Banks warned of risks in betting on tar sands pipelines in new Greenpeace report

October 31, 2017

A new report by Greenpeace and Oil Change International warns of major banks’ exposure to financial and reputational damage due to their financing of tar sands pipelines. The report, In the Pipeline: Risks for funders of tar sands pipelines, is the first report to examine in depth the range of risks related to all three proposed tar sands pipelines including legal challenges, opposition from Indigenous and local communities, threats to drinking water, and economic vulnerability.

JPMorgan Chase, the TD Bank Group, and Barclays are among the world’s major banks financing tar sands pipelines and the companies behind them (Kinder Morgan’s Trans Mountain Expansion, TransCanada’s Keystone XL, and Enbridge’s Line 3 expansion).

Diana Best, Senior Climate and Energy Campaigner at Greenpeace USA, said: “Banks betting on tar sands pipelines have failed to take to heart the lessons from the Dakota Access pipeline, including the consumer backlash that led to $5 billion in account closures. More and more banks, including BNP Paribas, ING, and US Bank, refuse to fund controversial oil pipelines. JPMorgan Chase remains a major tar sands pipeline player, leaving itself vulnerable to reputational risks when it has the power to choose a different path.”

Among the major risks identified in the report are:

  • Lack of free, prior and informed consent (FPIC) from all Indigenous communities impacted by the pipelines. On-the-ground resistance is already unfolding along the routes of the Kinder Morgan and Line 3 pipeline expansions. JPMorgan Chase’s human rights policy1 states that the bank expects its clients to align with FPIC requirements, raising questions about Chase’s continued pipeline lending.
  • Negative environmental impacts, including the contamination of drinking water from leaks. The companies proposing to build the three new tar sands pipelines have seen one spill a week, on average, in the U.S. since 2010. New pipelines threaten thousands of watercourses, aquifers and bodies of water with spills. Kinder Morgan’s Trans Mountain Expansion goes through a UNESCO World Heritage site, Jasper National Park, which appears to contravene TD’s policy of not financing projects that operate in such sites.
  • Tar sands pipelines’ economic success is dependent on tar sands expansion. Low oil prices and structural changes in oil demand, including Asian and European markets’ shift away from fossil fuel vehicles, raise questions about the long-term viability of the tar sands, and pipelines dependent on their expansion.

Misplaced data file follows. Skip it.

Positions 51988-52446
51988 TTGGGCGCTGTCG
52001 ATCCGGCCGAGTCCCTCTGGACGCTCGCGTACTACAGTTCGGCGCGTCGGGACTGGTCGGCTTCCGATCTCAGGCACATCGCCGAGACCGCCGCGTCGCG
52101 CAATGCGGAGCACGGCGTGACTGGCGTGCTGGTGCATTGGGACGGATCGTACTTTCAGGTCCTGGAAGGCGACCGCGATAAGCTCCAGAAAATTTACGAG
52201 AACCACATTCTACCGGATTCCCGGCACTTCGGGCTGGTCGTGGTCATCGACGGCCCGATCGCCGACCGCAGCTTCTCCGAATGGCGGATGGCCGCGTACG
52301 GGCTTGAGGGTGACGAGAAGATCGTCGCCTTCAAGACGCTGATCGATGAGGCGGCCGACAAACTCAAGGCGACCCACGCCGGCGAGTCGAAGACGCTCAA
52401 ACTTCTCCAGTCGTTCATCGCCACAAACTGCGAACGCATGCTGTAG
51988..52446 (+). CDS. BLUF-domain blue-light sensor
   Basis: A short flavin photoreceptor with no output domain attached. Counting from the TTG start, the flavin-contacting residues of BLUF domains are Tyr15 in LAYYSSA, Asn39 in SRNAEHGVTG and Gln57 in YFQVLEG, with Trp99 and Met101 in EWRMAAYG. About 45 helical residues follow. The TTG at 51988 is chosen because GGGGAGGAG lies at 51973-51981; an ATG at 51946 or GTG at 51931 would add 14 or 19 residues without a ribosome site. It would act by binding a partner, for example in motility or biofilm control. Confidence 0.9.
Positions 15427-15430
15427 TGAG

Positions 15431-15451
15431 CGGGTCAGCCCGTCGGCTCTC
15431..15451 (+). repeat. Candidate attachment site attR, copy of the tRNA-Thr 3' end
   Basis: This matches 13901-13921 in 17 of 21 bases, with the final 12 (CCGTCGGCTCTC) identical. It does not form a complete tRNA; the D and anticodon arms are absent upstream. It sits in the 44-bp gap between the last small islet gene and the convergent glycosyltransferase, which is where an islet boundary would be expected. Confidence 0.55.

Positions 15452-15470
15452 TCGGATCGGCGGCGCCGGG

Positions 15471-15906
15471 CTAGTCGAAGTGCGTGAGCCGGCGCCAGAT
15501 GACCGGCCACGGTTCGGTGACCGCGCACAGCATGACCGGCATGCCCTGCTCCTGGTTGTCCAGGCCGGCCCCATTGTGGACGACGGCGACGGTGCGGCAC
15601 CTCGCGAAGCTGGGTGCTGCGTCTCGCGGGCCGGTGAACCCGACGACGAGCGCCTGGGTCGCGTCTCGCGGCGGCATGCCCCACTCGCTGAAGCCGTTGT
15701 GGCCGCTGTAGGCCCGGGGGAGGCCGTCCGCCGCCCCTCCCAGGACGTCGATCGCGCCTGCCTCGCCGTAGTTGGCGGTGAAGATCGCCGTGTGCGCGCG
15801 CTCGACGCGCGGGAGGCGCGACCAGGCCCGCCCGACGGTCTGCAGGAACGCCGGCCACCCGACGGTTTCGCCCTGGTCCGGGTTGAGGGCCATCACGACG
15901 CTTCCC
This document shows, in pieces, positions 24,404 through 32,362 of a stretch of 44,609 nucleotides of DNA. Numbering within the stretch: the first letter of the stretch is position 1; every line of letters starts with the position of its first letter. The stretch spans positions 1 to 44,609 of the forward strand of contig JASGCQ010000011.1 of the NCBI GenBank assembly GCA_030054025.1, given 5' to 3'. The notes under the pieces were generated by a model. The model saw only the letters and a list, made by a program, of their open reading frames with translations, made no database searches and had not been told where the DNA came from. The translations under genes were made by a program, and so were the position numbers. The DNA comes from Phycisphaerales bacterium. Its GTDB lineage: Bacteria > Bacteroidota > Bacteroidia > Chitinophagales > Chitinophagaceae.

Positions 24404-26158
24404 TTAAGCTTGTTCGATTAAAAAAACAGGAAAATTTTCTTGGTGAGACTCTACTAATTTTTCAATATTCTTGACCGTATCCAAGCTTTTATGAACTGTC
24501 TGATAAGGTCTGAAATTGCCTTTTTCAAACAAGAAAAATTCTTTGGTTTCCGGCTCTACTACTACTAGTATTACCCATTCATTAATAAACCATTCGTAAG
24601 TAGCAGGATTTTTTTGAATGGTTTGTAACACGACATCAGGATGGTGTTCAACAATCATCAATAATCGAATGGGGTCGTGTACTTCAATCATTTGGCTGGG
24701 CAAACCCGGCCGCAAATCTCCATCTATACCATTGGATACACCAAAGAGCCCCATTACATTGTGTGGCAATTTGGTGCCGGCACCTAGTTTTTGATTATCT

• Short-term lending decisions undermine bank and investor action on climate.  The three proposed pipelines could add almost 2 million barrels per day to pipeline capacity. Facilitating the expansion of the tar sands and enabling decades-long carbon-lock in risks fatally undermining JPMorgan Chase’s policies, which recognize the goals of the Paris Agreement, as well as TD’s work with the UN to better assess and disclose climate risks and opportunities and Barclays’ plans to develop a sustainable approach for its global energy client portfolio.

The report, therefore, recommends that banks do not finance or arrange financing (including the issuance of securities), related to new tar sands pipelines. Existing funders are encouraged to sell their stakes in full or not renew credit facilities. The report further provides bank investors with a list of questions to pose to management to understand whether risks are being properly managed.

Hannah McKinnon Director, Energy Futures and Transitions Program at Oil Change International said: “Keeping the tar sands afloat is an inexcusable ethical decision and a reckless financial one. Banks need to decide which side of history they want to be on. The world is moving on from fossil fuels and banks that miss the memo are going to be left with two things: a worthless portfolio of stranded assets and the reputational cost of knowingly financing the climate crisis.”

Another report commissioned earlier this month by the Secwepemc Nation in B.C., whose land Kinder Morgan’s new pipeline is slated to cross, further details risks related to Indigenous assertions of their rights and title over unceded land.


Notes to editors:

[1] JPMorgan Chase & Co. 2016. Environmental and Social Policy Framework.



Valerie Holford, Communications Officer on behalf of Greenpeace USA, 202-365-5336,

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